You've probably heard a few news stories about hackers who work for the Chinese government and steal intellectual property from US firms. And you've probably wondered whether or not you should take this threat seriously. Are China's hackers really after your clients’ data?
Last week, according to an article on MarketWatch, the U.S. government issued a warning, calling this threat a "significant concern." The Office of the US Trade Representative also listed Chile, India, Indonesia, Thailand, Turkey, Russia, and other countries as frequent burglars of ideas and intellectual property. For many countries, it's simply more efficient to steal intellectual property from US businesses than it is to spend their own time and money on R&D.
These hackers steal…
- Product information.
- Source code.
- Copyrighted material.
- Business plans.
This stolen IP can lead to a million-dollar lawsuit. For instance, when hackers steal IP that Chinese companies can use to make products for 50 percent cheaper, the burglarized U.S. company could sue its IT consultant for lost revenue and damages to the business.
But let's look at an example of how IP theft could affect a small business.
Small Business and IP Theft: How You Can Be Liable for Millions
You might be thinking that none of your clients have the kind of IP that Chinese hackers (or others) might try to pilfer. This might be true, but this mindset ignores the way a small IT consultant's liability is tied up with that of larger companies. Here's an example.
Say you consult for an HVAC company—you help it with its basic network security and IT infrastructure. These heating and air conditioning guys might not run a huge business, but they contract at an office space that houses a number of companies, including an oil and gas company that supplies software and consulting services for natural gas pipelines.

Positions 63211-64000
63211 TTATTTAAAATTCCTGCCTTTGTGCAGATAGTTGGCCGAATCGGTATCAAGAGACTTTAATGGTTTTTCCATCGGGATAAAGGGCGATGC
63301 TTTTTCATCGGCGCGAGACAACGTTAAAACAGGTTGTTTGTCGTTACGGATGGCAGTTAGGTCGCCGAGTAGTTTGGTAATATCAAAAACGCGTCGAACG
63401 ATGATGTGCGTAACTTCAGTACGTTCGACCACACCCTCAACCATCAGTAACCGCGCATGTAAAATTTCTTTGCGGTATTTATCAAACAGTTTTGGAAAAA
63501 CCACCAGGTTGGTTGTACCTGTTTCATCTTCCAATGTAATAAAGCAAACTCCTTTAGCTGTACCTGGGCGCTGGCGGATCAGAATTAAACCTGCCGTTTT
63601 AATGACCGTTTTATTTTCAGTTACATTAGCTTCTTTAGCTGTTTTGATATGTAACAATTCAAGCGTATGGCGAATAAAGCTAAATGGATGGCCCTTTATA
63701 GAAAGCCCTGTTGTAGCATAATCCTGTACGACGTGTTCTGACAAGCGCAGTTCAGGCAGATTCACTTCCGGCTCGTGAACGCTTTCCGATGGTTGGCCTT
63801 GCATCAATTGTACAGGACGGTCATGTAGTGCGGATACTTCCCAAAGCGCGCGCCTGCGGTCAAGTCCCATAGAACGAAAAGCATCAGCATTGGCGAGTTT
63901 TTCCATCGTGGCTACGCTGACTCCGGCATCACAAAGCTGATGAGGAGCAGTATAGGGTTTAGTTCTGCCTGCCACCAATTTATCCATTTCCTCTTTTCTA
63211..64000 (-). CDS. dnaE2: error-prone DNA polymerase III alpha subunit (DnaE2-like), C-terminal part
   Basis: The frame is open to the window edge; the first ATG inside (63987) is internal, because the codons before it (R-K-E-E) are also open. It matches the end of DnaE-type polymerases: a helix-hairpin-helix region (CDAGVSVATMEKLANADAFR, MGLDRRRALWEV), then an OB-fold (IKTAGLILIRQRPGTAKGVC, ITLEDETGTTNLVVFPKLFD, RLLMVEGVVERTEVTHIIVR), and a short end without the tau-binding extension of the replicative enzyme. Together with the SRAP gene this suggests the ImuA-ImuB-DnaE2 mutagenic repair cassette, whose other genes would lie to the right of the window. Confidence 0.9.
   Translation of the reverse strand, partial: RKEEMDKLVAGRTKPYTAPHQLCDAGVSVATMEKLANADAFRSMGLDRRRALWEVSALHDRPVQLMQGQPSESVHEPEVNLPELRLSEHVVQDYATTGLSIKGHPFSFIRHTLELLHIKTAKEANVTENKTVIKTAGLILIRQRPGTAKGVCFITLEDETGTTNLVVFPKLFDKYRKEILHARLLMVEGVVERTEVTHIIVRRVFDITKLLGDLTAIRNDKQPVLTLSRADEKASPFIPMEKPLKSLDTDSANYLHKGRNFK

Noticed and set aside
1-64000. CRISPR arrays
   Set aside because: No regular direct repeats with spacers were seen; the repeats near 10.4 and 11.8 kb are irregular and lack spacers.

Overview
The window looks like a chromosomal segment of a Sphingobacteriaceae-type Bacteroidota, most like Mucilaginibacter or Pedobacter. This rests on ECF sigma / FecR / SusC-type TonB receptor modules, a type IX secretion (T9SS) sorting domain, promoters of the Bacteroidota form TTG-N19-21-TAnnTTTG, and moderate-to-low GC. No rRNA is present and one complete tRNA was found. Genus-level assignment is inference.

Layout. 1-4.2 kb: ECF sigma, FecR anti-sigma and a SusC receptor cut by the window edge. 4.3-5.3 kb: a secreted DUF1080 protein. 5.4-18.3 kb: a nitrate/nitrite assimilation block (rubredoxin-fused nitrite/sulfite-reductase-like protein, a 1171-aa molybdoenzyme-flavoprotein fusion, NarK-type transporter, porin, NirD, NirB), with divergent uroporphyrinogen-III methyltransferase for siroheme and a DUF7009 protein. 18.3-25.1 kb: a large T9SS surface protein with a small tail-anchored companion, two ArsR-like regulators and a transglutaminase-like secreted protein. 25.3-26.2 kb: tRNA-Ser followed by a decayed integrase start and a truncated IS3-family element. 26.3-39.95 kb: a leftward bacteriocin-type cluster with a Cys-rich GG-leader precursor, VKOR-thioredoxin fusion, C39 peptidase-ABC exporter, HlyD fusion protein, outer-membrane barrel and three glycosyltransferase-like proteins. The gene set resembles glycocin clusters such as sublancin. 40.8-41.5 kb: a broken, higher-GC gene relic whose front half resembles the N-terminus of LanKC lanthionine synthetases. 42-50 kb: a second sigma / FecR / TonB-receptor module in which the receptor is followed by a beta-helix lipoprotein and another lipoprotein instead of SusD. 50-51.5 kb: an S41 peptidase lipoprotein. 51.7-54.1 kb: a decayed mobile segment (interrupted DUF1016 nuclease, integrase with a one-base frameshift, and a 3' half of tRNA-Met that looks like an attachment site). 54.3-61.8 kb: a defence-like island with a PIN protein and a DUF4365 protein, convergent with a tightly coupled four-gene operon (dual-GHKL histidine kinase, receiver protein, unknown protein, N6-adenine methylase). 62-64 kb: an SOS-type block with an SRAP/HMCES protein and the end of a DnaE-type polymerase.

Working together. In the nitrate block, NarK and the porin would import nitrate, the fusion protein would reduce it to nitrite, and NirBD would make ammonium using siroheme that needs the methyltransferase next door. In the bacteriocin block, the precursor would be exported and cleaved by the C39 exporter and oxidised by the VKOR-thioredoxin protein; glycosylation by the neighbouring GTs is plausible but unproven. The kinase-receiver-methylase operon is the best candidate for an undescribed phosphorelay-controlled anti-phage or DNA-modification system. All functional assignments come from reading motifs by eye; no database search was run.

What you have is a chain of liability—and you're at one end. If hackers break into your HVAC client's network, they can often use your client's network access to hack anyone who works at the buildings they service.
If this sounds farfetched, it's not. In fact, this is precisely how hackers were able to break into Target's headquarters. First they hacked the HVAC company that had access to the building's network (because modern AC and heating is Internet-enabled). From there, they were able to install malware on Target's network.
And suddenly, an HVAC company is the root of the largest data breach in history.
IP Theft: An Overlooked Danger to Small Businesses
In our recent article "The Next Generation of Business Data Breach: IP Theft," we profiled how these breaches cause over $300 billion in losses each year to US businesses and pose a major threat to the overall health of the US economy.
While IP theft is a less-talked-about security threat, it's still an important one to consider. IT professionals are responsible for warning and protecting clients against all threats. Remember that you can be sued by clients if a breach on their network leads to a larger breach on one of their client's networks. Your liabilities are entwined with theirs.
To learn more about protecting your business from IP theft, data breach, and identity theft lawsuits, fill out our fifteen-minute online insurance application.